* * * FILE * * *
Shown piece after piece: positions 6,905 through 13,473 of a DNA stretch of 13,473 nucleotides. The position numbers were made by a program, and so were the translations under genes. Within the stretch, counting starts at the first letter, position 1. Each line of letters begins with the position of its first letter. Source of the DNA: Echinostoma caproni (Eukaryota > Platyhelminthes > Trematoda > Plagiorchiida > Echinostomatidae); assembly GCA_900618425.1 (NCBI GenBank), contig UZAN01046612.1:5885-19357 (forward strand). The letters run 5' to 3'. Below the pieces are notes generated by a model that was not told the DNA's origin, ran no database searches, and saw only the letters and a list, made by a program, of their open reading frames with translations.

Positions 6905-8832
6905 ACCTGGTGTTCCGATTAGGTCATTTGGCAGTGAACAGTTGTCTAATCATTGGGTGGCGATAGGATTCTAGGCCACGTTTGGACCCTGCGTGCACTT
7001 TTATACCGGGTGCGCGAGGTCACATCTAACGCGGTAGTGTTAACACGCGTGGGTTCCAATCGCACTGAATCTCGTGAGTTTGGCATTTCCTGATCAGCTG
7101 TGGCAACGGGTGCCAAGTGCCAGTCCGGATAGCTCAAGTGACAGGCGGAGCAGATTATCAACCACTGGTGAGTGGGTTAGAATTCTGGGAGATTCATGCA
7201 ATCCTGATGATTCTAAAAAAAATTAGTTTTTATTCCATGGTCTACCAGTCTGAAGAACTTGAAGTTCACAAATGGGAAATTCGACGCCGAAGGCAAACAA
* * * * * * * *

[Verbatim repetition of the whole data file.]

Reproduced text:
Shown piece after piece: positions 6,905 through 13,473 of a DNA stretch of 13,473 nucleotides. The position numbers were made by a program, and so were the translations under genes. Within the stretch, counting starts at the first letter, position 1. Each line of letters begins with the position of its first letter. Source of the DNA: Echinostoma caproni (Eukaryota > Platyhelminthes > Trematoda > Plagiorchiida > Echinostomatidae); assembly GCA_900618425.1 (NCBI GenBank), contig UZAN01046612.1:5885-19357 (forward strand). The letters run 5' to 3'. Below the pieces are notes generated by a model that was not told the DNA's origin, ran no database searches, and saw only the letters and a list, made by a program, of their open reading frames with translations.

Positions 6905-8832
6905 ACCTGGTGTTCCGATTAGGTCATTTGGCAGTGAACAGTTGTCTAATCATTGGGTGGCGATAGGATTCTAGGCCACGTTTGGACCCTGCGTGCACTT
7001 TTATACCGGGTGCGCGAGGTCACATCTAACGCGGTAGTGTTAACACGCGTGGGTTCCAATCGCACTGAATCTCGTGAGTTTGGCATTTCCTGATCAGCTG
7101 TGGCAACGGGTGCCAAGTGCCAGTCCGGATAGCTCAAGTGACAGGCGGAGCAGATTATCAACCACTGGTGAGTGGGTTAGAATTCTGGGAGATTCATGCA
7201 ATCCTGATGATTCTAAAAAAAATTAGTTTTTATTCCATGGTCTACCAGTCTGAAGAACTTGAAGTTCACAAATGGGAAATTCGACGCCGAAGGCAAACAA